Here’s a crappy little form field pattern I encountered a few days ago. I haven’t seen it mentioned anywhere yet, so I’m claiming naming rights and calling it “pre-scolding.”
I’m sure you’ve encountered something like it: you’re filling in a website or app form, you enter a particular field set – in my example, it’s a DOB field set – and the second you enter what is definitely valid data, you’re scolded with flaming red error indicators.
Notifying users of an error as quickly as possible – that is, without waiting for them to submit the whole dang form – is a good practice. But this is an overzealous application of the principle. A better and more common pattern would be to validate input and flag errors when the user leaves the last field of a set. The way this validation scheme is working, I feel like I’m being scolded before I’ve actually made a mistake. In other words, I’m being pre-scolded.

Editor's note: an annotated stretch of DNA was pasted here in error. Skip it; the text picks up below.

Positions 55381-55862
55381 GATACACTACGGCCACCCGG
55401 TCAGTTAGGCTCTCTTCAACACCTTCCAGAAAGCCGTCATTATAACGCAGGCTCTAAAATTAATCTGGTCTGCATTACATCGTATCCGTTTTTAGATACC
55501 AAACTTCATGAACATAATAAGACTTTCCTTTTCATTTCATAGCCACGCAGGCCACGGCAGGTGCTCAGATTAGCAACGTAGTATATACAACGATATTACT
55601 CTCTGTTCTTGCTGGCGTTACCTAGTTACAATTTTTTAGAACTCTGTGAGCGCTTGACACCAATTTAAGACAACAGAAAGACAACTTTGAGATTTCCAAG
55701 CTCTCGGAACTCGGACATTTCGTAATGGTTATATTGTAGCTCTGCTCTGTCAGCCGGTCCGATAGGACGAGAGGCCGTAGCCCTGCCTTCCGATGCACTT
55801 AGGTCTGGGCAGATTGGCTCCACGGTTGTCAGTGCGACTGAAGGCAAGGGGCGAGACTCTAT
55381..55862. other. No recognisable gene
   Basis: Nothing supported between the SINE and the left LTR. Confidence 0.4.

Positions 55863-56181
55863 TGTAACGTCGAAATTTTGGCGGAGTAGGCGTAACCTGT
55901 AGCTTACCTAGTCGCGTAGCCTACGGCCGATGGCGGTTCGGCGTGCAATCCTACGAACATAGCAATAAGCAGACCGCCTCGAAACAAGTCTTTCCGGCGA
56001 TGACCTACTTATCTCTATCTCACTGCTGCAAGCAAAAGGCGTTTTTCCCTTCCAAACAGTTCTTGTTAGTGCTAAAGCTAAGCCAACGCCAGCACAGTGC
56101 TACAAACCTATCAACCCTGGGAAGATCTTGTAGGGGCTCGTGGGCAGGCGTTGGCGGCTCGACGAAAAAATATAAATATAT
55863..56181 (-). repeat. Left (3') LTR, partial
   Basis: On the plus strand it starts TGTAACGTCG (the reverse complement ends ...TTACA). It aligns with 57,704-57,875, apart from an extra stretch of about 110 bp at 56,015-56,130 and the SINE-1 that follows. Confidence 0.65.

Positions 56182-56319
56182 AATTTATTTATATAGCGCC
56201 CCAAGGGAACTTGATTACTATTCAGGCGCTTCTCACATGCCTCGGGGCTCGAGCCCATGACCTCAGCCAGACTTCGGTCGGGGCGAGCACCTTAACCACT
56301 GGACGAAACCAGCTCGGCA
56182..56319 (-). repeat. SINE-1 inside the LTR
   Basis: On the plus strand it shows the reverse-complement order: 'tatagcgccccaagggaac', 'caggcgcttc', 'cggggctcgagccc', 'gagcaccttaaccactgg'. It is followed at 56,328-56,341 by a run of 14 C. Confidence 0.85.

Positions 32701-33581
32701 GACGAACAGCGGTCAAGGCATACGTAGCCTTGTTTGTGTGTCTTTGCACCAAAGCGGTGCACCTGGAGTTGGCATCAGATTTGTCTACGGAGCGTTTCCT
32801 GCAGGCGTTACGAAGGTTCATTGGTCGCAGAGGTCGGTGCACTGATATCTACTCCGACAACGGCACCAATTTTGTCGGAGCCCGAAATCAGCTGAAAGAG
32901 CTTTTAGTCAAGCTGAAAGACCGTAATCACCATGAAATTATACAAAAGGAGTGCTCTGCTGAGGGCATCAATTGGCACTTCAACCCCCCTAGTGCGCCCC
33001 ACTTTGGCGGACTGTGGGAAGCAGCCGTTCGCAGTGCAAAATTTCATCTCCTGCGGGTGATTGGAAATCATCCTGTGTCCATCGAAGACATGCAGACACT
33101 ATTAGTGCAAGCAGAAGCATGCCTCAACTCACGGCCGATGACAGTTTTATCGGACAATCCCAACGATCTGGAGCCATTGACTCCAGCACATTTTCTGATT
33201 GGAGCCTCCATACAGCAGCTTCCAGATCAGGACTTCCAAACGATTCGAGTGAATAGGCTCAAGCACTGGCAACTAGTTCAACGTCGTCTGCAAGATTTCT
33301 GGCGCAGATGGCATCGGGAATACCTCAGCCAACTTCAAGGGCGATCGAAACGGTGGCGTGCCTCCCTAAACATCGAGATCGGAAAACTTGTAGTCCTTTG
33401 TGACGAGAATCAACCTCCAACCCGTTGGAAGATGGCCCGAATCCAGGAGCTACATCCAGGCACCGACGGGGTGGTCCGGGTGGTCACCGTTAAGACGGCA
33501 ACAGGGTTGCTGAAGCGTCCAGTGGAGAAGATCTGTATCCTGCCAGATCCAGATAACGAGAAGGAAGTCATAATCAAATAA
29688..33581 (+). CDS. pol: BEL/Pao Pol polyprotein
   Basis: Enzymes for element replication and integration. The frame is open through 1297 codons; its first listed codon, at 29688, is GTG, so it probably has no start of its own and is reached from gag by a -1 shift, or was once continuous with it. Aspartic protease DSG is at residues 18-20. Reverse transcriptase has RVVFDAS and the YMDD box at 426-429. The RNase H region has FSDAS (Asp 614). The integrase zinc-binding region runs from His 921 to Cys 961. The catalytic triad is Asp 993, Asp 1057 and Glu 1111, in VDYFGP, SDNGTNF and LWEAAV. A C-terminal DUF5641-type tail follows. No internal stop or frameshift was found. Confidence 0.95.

One situation where the pre-scolding pattern might be useful is when the field asks for a password with complexity requirements. In that case, flagging the field as errored upon entry and until the user satisfies the complexity rules is actually a good practice. This can also be done with dynamically refreshing content and strength meters. Here’s one example:
As you can see, the interaction make use of both textual guidance and color to guide the user toward creating a stronger password. Thanks to Misha Rudrastyh for the example.
But before you run off implementing password strength indicators everywhere, you might want to give this article a read.